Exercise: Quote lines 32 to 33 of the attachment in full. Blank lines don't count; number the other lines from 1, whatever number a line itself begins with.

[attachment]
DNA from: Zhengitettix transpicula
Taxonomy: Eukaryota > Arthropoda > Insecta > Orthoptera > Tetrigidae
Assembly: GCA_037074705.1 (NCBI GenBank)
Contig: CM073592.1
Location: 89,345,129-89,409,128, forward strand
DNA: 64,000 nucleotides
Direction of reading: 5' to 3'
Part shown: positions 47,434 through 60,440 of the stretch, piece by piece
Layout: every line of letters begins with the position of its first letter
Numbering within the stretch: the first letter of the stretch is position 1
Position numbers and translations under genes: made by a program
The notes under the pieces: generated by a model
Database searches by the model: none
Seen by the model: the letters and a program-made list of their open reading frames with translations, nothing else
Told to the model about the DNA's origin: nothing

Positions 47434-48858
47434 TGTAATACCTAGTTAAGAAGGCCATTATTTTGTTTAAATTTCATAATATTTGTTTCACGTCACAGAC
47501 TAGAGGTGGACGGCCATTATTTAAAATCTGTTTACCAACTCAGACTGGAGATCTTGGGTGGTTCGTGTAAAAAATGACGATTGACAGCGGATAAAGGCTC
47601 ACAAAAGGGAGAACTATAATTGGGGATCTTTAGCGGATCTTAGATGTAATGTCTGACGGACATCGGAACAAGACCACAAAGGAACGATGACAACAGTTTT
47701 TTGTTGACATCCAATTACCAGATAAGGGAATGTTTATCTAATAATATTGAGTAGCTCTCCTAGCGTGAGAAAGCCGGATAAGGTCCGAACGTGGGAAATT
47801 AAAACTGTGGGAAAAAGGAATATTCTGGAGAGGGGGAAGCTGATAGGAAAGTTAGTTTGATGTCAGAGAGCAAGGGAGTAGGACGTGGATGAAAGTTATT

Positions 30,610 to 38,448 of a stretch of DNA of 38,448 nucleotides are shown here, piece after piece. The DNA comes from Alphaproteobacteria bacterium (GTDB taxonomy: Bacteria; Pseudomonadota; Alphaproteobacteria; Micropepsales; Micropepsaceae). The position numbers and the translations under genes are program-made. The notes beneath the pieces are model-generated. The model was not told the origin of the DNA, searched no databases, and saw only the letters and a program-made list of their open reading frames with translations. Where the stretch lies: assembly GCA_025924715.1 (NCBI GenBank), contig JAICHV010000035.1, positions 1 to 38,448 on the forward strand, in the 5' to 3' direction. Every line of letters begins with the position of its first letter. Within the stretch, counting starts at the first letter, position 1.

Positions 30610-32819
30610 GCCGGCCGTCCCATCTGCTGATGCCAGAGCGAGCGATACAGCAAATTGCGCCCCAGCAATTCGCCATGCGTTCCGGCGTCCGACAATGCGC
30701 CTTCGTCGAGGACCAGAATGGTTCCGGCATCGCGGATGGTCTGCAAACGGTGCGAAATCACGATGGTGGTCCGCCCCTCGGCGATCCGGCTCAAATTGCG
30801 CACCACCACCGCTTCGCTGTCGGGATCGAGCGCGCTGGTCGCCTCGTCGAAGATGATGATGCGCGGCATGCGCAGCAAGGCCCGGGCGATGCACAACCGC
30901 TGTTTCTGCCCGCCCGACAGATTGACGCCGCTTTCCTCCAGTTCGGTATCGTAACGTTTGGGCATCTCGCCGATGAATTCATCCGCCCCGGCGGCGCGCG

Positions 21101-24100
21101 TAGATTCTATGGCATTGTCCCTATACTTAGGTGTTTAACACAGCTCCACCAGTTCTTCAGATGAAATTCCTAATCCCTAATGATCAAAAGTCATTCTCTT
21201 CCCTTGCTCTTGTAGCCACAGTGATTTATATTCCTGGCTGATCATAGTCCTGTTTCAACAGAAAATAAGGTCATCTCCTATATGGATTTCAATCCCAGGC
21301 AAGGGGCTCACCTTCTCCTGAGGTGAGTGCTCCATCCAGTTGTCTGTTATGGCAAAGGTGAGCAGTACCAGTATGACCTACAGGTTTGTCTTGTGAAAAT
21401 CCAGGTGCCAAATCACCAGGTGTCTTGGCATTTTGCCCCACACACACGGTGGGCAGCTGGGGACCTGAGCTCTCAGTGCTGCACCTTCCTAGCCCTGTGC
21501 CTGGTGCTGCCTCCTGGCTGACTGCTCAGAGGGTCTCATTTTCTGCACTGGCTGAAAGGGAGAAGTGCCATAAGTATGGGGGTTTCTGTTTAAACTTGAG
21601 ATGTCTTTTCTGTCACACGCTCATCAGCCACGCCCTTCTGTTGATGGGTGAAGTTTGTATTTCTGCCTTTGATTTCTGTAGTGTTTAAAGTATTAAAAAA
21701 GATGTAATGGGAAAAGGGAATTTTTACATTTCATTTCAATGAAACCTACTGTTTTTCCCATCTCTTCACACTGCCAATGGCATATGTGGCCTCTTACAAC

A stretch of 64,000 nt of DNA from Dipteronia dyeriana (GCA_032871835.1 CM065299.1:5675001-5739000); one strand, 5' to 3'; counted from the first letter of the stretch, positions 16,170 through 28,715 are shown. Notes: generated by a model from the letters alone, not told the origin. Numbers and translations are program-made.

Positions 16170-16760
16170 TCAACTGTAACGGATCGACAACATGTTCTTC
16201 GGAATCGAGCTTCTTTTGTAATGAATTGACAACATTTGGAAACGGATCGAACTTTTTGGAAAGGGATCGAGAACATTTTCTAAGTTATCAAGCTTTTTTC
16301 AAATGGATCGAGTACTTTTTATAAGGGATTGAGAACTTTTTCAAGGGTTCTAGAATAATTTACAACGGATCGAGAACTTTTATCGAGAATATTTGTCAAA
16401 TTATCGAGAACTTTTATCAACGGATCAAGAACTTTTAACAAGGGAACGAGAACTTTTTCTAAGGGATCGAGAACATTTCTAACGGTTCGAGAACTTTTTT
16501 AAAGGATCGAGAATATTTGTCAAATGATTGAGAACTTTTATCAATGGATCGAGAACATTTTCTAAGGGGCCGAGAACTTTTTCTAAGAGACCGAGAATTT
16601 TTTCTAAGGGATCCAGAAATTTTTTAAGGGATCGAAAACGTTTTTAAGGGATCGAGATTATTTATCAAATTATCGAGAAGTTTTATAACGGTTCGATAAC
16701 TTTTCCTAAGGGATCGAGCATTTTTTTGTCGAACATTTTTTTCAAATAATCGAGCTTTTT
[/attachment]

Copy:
21401 CCAGGTGCCAAATCACCAGGTGTCTTGGCATTTTGCCCCACACACACGGTGGGCAGCTGGGGACCTGAGCTCTCAGTGCTGCACCTTCCTAGCCCTGTGC
21501 CTGGTGCTGCCTCCTGGCTGACTGCTCAGAGGGTCTCATTTTCTGCACTGGCTGAAAGGGAGAAGTGCCATAAGTATGGGGGTTTCTGTTTAAACTTGAG